Make sure you’re up to date on the National Living Wage – the hourly rate that all employees aged over 25 are legally entitled to. It was previously called the National Minimum Wage, but was renamed in 2016. Now, the National Living Wage applies to people who are between school-leaving age and under the age of 25.
The National Living Wage and National Minimum Wage rates (which are legally binding) for the 2019/20 tax year are:
25 and over: £8.21
Under 18: £4.35
2. Employee status
The next thing to consider is the status of each employee – are they an employee or an independent contractor? The difference is important and it could cost you dearly if you get it wrong.
Independent contractors can be self-employed workers who aren’t paid through PAYE, and they don’t have the employment rights and responsibilities of employees.
Make sure you keep your administrative house in order. Keep accurate records, both in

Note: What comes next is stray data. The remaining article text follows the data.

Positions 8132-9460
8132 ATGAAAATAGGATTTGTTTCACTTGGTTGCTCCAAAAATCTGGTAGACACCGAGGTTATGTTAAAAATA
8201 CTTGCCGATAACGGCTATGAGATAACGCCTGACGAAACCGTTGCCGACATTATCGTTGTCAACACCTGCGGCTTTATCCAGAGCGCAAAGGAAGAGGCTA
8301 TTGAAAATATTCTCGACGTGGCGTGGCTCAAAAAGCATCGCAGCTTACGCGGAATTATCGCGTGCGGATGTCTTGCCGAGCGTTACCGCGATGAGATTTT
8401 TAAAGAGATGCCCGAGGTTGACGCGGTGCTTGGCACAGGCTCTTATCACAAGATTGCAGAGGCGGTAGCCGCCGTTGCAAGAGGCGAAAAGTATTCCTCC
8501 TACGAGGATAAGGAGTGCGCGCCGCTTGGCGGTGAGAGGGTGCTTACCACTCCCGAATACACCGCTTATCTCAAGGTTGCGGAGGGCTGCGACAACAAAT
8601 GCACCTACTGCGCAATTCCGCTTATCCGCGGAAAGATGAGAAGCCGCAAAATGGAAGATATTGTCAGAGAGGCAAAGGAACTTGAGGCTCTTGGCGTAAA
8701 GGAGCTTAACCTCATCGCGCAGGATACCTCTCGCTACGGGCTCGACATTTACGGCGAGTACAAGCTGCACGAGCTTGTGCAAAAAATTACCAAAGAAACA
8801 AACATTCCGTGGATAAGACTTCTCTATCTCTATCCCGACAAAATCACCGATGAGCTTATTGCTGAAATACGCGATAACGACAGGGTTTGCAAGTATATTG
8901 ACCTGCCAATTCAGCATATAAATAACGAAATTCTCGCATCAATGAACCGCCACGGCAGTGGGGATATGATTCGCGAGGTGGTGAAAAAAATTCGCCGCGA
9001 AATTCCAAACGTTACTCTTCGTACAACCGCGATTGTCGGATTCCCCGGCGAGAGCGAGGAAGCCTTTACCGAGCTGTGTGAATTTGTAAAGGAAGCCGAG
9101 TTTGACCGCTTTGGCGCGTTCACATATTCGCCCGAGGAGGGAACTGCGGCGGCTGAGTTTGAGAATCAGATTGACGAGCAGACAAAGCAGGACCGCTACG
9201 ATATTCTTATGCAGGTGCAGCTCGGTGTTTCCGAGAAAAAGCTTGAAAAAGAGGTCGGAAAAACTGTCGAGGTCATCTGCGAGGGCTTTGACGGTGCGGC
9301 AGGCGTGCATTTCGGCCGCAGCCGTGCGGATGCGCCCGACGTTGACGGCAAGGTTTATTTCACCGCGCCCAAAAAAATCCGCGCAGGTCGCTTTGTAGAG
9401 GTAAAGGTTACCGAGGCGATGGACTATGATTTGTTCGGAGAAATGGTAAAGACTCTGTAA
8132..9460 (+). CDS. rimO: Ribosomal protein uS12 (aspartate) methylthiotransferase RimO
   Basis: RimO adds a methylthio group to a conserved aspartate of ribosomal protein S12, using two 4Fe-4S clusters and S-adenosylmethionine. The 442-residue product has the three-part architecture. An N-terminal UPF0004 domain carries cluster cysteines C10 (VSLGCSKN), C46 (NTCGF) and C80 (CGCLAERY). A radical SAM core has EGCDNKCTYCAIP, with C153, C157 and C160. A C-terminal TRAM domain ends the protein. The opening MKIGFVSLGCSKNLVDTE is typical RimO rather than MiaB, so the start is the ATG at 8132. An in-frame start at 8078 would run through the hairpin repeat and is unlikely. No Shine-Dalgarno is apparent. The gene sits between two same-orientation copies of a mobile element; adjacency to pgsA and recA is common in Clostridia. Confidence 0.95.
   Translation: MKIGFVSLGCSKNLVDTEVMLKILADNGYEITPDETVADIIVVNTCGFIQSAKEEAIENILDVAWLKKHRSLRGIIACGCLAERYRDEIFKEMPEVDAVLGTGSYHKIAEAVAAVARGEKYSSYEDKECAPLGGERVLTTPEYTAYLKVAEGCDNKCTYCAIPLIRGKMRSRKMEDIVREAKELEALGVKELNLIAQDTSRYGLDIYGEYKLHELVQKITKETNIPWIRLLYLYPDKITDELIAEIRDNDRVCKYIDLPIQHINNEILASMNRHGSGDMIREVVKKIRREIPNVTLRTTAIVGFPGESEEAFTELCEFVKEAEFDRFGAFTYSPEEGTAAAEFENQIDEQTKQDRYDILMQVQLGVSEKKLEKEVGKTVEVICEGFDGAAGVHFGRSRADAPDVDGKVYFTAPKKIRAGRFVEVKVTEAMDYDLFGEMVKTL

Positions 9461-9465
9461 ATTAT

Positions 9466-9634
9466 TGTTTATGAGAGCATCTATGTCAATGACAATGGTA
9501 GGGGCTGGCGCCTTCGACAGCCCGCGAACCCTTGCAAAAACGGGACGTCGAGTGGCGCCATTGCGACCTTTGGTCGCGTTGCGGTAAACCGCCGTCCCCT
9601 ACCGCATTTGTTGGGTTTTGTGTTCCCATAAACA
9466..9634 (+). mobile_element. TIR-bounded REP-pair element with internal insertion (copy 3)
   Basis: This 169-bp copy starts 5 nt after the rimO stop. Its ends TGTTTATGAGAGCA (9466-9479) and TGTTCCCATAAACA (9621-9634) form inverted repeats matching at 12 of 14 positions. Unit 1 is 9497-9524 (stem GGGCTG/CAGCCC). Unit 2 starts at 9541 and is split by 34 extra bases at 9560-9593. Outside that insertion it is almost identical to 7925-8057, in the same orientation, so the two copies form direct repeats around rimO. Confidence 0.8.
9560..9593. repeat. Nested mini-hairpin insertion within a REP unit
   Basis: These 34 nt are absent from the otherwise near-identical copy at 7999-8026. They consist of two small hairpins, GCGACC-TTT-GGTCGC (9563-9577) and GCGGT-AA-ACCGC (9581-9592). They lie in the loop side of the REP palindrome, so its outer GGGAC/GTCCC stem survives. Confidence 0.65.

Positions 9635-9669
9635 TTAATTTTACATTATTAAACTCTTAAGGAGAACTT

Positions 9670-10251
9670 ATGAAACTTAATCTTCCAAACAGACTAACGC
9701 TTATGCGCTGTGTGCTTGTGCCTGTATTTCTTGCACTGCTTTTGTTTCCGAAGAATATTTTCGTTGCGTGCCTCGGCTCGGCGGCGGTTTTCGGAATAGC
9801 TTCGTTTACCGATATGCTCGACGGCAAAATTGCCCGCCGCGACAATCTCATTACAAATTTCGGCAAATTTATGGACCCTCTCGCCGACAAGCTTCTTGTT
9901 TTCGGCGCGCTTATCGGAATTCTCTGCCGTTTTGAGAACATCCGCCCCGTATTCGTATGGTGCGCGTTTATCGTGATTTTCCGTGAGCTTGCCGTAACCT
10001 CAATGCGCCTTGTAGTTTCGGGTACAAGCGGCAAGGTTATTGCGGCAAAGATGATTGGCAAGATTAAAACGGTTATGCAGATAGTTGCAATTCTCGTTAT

your payroll and accounting software. HMRC can check your records at any time.
4. Payment deadlines
Finally, don’t miss payment deadlines. You’ll receive a late filing notice from HMRC if you’ve paid any employees and either not sent an FPS or sent one late. It can also charge you a penalty, unless you have a valid reason for reporting late.
Setting up Payroll – the Final Word
Payroll is complicated but essential to keep your employees happy and your business running smoothly. So it’s worth taking the time to get it right first time so you can spend time on more productive parts of your business.
When setting up payroll for your business, there are several processes to go through, no matter whether you’re doing it in-house or outsourcing to an accountant or other provider.
Setting up payroll can be intimidating and overwhelming, to make life easier, why not speak to us about setting up and managing your payroll, get in touch today for a no-obligation consultation.